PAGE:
Therefore, when the Yetzer Hora sees a great man who has abstained from sin for most of his lifespan, he does everything in his power to at least engineer a scenario where the great man could sin. He therefore adds on as many years as necessary to the lifespan so that the man hasn’t lived the majority of his life. Therefore, there is still a slight possibility that the man could commit a sin in the future and if he does sin, the Angel of Death can take the man’s life as a punishment. In fact, the Yetzer Hora lengthens the man’s days so that in reality, he is shortening them.



One winter in Lodz was particularly cold and the price of firewood skyrocketed, leaving the poor people without any means to warm themselves. The re- nowned Rav of the city, Rav Eliyahu Chaim Meisel, decided to take upon himself to collect money for firewood from the wealthy people of the city.

The first stop was the home of the wealthiest man in Lodz, Mr. Posnanski. When the doorman saw the Rav coming, he quickly hurried to summon his boss, who despite wearing light clothing, immediately rushed out into the cold to personally greet and welcome the Rav into his home. He invited the Rav in to talk. The Rav returned his greeting but instead of entering the home, he remained at the door in the bitter cold and began to make conversation with Mr. Posnanski.

The Rav was making polite small talk and casual con- versation about nothing in particular. He discussed the comings and goings of the city, world news, on and on without seeming to indicate the reason for his visit. Mr Posnanski stood and listened with respect whilst his bones began to freeze in the biting wind.

The Rav kept on going with endless conversation as if

he were relaxing, seemingly oblivious to the fact that he was standing in the freezing cold. Eventually, the cold became too much for Mr. Posnanski and he apologetically asked the Rav if they could continue their conversation in the warmth of his living room. Without budging, Rav Eliyahu Chaim said that now he will tell him why he came. He explained to him the scarcity of firewood, and Mr. Posnanski gave him the large amount that he asked for. Only then did the Rav finally accede and he followed the host into the room.

When they sat down in the comfort and warmth, Mr Posnanski asked the Rav why he insisted on speaking for so long at the door in the cold. Rav Eliyahu Chaim said that the world says that a satisfied man cannot comprehend the pain of those who are starving. Similarly, those who live in heated homes cannot fathom the pain of those living in freezing huts with no source of heat. Had we sat inside, you would not have given as generously as you did after standing in the cold for so long and experiencing a small taste of the poor peoples' pain.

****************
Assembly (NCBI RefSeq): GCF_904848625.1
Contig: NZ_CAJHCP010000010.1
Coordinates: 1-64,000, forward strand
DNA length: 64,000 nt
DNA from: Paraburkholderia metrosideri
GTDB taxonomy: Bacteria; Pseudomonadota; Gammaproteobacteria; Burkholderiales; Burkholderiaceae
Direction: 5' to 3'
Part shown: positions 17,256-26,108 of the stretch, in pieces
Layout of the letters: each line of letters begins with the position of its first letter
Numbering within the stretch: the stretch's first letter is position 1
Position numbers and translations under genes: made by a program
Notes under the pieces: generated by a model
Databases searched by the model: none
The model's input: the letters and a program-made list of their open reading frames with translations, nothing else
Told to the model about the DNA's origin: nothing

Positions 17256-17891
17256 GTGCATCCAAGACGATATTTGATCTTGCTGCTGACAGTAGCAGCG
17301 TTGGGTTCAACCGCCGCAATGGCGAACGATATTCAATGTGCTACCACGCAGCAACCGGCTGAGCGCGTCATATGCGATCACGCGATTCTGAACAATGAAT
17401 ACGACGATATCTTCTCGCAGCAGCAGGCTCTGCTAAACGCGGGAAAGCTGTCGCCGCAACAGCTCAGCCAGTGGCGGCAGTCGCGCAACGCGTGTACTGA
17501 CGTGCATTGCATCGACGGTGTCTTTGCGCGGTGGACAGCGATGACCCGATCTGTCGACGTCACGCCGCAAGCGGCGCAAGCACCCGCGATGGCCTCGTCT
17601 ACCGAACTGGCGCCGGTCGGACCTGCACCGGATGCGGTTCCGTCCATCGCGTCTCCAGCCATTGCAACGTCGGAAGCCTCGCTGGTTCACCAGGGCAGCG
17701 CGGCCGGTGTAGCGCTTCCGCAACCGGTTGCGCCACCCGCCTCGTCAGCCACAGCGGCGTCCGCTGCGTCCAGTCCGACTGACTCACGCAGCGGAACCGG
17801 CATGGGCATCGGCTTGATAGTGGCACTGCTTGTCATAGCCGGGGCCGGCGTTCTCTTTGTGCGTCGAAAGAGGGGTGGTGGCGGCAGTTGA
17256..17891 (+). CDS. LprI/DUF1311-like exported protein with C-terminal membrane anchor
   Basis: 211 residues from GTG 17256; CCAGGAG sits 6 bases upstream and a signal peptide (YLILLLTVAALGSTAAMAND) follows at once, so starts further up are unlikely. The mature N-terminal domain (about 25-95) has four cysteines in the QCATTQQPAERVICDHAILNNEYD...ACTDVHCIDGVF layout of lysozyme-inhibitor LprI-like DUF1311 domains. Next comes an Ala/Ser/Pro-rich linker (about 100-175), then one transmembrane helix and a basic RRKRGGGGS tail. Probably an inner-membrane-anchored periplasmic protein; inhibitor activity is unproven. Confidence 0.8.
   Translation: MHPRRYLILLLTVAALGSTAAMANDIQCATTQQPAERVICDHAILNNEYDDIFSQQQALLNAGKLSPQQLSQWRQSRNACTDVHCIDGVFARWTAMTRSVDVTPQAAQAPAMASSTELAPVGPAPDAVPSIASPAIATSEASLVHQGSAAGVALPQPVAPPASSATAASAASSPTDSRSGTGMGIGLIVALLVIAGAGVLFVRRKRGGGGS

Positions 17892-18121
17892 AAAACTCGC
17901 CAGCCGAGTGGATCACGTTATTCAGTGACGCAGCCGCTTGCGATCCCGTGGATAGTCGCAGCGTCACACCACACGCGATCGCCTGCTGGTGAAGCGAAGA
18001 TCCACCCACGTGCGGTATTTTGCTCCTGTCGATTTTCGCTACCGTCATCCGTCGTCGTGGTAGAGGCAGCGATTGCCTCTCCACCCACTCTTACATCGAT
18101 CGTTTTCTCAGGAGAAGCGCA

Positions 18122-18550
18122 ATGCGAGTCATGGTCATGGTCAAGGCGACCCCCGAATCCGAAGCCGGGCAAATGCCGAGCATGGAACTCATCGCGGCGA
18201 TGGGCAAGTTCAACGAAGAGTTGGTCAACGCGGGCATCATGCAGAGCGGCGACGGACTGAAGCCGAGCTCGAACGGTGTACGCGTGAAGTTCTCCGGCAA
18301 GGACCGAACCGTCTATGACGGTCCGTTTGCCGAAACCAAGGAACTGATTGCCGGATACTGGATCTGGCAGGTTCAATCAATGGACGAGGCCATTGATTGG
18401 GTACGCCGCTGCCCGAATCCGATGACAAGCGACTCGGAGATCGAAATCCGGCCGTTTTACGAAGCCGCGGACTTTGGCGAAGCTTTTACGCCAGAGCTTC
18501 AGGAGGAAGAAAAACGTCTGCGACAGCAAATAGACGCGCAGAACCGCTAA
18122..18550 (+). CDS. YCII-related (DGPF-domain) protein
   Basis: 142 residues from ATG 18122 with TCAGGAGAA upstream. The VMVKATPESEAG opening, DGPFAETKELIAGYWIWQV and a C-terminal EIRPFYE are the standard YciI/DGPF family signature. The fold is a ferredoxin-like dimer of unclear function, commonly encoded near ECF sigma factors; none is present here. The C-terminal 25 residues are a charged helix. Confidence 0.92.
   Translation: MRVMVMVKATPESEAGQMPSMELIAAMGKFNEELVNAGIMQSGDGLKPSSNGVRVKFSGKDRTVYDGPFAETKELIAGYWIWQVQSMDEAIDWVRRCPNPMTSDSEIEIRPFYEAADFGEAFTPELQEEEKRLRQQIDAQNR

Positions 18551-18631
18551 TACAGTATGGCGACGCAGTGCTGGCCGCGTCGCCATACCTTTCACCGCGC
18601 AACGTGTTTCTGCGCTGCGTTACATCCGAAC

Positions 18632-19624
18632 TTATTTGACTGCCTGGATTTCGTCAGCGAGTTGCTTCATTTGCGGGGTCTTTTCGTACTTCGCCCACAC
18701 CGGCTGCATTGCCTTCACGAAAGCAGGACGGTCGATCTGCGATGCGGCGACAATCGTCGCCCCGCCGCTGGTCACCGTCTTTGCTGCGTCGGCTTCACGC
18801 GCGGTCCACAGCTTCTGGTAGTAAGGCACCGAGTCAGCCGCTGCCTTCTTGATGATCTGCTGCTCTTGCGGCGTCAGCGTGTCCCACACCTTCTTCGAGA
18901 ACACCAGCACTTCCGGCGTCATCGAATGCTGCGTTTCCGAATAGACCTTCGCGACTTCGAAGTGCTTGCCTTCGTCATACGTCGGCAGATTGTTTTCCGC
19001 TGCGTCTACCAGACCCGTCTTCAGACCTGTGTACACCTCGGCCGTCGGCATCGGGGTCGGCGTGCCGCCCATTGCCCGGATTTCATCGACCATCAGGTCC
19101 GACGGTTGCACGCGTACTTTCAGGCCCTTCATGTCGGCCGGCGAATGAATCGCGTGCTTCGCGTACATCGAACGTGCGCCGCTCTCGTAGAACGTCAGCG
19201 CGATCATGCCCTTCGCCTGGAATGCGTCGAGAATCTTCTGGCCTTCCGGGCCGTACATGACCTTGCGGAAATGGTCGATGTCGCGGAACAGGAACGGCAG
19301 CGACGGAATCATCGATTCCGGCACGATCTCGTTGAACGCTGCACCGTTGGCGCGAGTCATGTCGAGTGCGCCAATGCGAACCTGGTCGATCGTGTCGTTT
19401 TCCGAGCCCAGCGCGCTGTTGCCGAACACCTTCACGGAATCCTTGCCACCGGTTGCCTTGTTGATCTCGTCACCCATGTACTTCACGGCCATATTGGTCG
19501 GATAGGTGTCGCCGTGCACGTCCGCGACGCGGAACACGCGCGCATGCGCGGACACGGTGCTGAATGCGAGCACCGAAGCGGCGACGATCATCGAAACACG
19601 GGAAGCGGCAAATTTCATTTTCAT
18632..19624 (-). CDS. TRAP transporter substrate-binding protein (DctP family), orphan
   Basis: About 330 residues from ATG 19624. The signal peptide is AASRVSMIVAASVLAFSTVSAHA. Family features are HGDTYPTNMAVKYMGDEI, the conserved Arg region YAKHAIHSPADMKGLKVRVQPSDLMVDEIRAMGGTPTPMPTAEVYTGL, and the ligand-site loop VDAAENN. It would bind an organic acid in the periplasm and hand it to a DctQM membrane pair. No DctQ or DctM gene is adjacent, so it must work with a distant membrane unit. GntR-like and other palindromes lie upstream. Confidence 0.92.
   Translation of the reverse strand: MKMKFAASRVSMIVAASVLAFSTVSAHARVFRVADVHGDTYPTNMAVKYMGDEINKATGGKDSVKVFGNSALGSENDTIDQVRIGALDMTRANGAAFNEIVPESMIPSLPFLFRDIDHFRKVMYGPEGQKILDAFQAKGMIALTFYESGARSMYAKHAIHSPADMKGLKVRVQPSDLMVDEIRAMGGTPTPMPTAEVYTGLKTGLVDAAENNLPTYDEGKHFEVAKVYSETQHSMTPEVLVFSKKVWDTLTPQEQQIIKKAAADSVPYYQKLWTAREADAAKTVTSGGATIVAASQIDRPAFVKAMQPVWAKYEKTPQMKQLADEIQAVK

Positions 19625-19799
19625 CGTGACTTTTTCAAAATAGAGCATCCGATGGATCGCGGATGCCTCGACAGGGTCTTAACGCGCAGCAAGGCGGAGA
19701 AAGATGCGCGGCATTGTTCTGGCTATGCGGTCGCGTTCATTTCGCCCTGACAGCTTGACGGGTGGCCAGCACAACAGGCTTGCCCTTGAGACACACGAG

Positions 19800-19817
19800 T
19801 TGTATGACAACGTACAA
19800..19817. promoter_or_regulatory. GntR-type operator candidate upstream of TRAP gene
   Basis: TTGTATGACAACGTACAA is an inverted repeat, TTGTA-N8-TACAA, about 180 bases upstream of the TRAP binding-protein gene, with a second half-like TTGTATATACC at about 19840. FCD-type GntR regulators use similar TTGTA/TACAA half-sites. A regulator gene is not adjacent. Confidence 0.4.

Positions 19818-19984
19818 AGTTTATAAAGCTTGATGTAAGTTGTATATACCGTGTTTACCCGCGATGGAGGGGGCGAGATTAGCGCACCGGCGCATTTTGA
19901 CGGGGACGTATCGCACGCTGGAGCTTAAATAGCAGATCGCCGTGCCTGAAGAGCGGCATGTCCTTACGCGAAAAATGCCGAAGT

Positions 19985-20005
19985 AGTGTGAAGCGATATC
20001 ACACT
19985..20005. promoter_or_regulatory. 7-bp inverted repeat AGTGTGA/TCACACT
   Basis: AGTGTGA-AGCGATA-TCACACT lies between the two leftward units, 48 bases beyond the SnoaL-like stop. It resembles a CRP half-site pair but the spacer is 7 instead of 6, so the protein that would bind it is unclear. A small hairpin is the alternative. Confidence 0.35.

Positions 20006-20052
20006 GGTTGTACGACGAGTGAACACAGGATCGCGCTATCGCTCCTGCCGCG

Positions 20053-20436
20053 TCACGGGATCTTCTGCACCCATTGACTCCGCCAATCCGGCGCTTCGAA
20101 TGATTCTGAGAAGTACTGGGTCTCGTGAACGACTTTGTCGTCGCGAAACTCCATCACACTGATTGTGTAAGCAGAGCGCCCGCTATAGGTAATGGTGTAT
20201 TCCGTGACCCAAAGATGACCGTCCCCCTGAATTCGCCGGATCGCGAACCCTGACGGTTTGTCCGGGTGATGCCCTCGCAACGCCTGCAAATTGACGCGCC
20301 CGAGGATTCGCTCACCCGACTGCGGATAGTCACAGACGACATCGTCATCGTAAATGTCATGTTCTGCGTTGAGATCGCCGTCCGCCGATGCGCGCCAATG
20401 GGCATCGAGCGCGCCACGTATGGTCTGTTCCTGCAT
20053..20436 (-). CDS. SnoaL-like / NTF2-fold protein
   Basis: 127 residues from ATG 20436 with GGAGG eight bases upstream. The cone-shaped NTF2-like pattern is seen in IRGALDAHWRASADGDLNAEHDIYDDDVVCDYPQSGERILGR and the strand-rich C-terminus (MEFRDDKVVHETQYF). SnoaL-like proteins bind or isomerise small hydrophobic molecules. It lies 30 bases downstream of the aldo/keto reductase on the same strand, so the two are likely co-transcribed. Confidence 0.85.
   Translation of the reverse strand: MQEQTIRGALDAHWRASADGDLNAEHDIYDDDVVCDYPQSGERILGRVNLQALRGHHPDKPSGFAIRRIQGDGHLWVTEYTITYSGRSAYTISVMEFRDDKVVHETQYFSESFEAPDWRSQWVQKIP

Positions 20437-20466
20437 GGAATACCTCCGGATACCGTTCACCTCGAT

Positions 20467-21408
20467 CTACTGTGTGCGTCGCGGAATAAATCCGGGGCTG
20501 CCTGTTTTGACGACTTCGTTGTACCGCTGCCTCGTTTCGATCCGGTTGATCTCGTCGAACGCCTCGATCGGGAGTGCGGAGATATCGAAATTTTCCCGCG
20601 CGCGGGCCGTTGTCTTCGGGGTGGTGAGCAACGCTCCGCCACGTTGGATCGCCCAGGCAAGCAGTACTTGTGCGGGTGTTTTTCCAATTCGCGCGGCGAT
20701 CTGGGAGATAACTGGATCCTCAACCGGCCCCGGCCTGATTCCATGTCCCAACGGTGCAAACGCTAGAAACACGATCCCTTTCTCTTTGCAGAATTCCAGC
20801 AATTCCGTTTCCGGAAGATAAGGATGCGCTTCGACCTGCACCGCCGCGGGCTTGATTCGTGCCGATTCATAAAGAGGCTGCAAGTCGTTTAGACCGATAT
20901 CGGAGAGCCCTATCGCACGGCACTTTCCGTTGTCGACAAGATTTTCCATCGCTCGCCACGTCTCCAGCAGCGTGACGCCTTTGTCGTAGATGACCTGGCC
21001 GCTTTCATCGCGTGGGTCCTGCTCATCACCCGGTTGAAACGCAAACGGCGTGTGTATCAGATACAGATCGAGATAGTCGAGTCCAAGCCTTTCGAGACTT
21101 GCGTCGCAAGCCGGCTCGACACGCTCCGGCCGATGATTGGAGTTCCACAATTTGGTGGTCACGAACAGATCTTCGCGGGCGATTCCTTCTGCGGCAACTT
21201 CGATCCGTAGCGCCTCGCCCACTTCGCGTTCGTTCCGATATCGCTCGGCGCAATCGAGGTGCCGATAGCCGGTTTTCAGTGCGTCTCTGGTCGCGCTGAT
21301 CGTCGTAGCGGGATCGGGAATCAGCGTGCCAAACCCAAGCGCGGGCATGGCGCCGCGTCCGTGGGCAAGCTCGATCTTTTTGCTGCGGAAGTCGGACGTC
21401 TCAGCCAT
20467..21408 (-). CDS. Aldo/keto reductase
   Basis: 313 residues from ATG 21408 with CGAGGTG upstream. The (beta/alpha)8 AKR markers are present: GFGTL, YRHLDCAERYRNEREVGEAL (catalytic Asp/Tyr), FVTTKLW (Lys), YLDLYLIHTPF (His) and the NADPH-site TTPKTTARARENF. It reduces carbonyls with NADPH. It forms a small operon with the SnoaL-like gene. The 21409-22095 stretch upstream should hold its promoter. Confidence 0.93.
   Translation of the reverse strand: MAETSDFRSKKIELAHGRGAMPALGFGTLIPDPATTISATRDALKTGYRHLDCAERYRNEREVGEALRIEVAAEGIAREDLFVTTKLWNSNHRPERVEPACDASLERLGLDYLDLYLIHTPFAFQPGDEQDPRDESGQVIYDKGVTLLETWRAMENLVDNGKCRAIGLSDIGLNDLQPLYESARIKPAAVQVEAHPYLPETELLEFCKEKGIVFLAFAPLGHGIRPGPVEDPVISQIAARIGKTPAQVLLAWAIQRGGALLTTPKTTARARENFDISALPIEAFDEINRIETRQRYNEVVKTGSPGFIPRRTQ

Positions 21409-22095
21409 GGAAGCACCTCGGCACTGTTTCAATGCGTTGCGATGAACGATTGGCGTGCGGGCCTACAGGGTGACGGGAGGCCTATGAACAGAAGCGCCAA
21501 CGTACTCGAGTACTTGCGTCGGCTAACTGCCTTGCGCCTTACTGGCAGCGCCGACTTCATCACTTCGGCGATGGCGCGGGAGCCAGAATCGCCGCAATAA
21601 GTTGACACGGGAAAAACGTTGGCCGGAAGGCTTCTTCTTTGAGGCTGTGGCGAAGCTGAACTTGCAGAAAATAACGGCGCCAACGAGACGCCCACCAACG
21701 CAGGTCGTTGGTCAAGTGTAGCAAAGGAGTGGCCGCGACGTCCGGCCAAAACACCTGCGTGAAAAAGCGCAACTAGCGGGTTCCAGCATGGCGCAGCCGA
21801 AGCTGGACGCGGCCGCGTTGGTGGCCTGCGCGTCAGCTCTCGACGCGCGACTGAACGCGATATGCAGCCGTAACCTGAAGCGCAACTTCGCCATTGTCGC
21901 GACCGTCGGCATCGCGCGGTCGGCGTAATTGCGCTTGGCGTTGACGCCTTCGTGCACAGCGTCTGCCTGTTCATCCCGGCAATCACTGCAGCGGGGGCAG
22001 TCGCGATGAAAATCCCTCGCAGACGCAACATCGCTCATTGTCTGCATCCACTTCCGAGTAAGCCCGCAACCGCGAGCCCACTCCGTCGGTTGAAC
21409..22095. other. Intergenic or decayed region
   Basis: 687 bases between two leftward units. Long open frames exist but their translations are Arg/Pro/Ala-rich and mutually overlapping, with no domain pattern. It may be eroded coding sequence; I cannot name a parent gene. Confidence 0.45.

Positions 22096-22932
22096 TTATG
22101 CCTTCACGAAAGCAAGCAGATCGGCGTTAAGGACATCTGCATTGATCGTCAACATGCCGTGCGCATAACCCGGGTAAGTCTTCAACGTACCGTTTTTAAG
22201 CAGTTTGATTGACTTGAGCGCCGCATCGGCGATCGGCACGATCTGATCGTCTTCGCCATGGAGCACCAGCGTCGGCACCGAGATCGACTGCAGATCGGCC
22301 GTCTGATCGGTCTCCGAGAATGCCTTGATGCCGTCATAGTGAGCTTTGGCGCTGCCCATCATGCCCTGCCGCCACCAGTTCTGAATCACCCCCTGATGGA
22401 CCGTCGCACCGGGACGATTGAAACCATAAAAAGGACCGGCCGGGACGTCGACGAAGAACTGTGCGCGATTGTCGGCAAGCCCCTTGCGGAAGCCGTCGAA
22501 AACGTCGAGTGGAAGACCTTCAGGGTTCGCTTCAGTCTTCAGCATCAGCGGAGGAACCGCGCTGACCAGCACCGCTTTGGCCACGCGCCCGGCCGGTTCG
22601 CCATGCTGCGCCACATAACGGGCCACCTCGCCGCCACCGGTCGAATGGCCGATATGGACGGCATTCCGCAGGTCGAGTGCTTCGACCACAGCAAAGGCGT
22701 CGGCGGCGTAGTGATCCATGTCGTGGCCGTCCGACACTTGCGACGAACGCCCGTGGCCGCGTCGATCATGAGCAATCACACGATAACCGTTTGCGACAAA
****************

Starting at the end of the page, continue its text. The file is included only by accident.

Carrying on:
experiencing a small taste of the poor peoples' pain. Q) What is the significance behind the

Q) What is the significance behind the

three steps we take when beginning our

Shemoneh Esrei?

David Rees

A) When we take the three steps we are

attempting to emulate Moshe Rabbeinu who when ascending Har Sinai is said to

have gone through 3 levels of cloud:

Choshech, Anan and Arofel. Therefore,

similarly when we attempt to engage with Hashem, we take three steps for- ward to try and gain a similar elevation to that of Moshe’s.

Hasmonean Beis Rabbi

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Dvar Torah

Dvar Torah

It says in this week’s Parsha, 8:18-19, “So Noach went forth, and his sons, his wife, and his sons’ wives with him. Every living being, every creeping thing, and every bird, everything that moves on the earth came out of the Ark by their families.”

Interestingly, the word ’םהֶ יתֵ ֹחפְ שְ מִ לְ ,‘ by their families,’ is omitted in the earlier Possuk that lists those who boarded the Ark as the Flood began. It is only men- tioned regarding the types of animals and people that disembarked.

From the addition of just one word we can learn that humanity underwent a drastic transformation inside the Ark. Prior to the Flood and the destruction of the world, Hashem viewed man as an independent being, capable of survival on his own, with- out the assistance of other people. A social environment was unnecessary for man to survive. Mankind clearly followed in the footsteps of Adam, who was created alone.

However, those who took refuge in the Ark emerged after the Flood, ’םהֶ יתֵ ֹחפְ שְ מִ לְ ,‘ by their families,’ in cohesive groups. They instinctively clung to one another, as Ha-

shem had removed from them their natu- ral inclination to be self-dependent and instilled in them social dependence. This permanently changed human nature.

Hashem implemented this change for the benefit of humanity. The sins of the world prior to the Flood had pulled humanity down to such a low level that Hashem saw no purpose in sustaining the world; Ha- shem had no interest in supporting an in- dependent and selfish race. This inherent flaw of egocentrism in human behavior resulted in a lack of respect for one anoth- er. This in turn led to stealing as they had no respect for the property of others. The only resolution to this issue and the only way to restore the trait of respect back into the world was for Hashem to make people reliant on one another.

This explains why Noach and those who entered the Ark were forced by Hashem to remain inside the Ark for so long. They were kept there to teach them to live to- gether in peace and harmony. Only when they had been fully infused with a sense of community, did Hashem allow them to return to a natural existence in the outside world.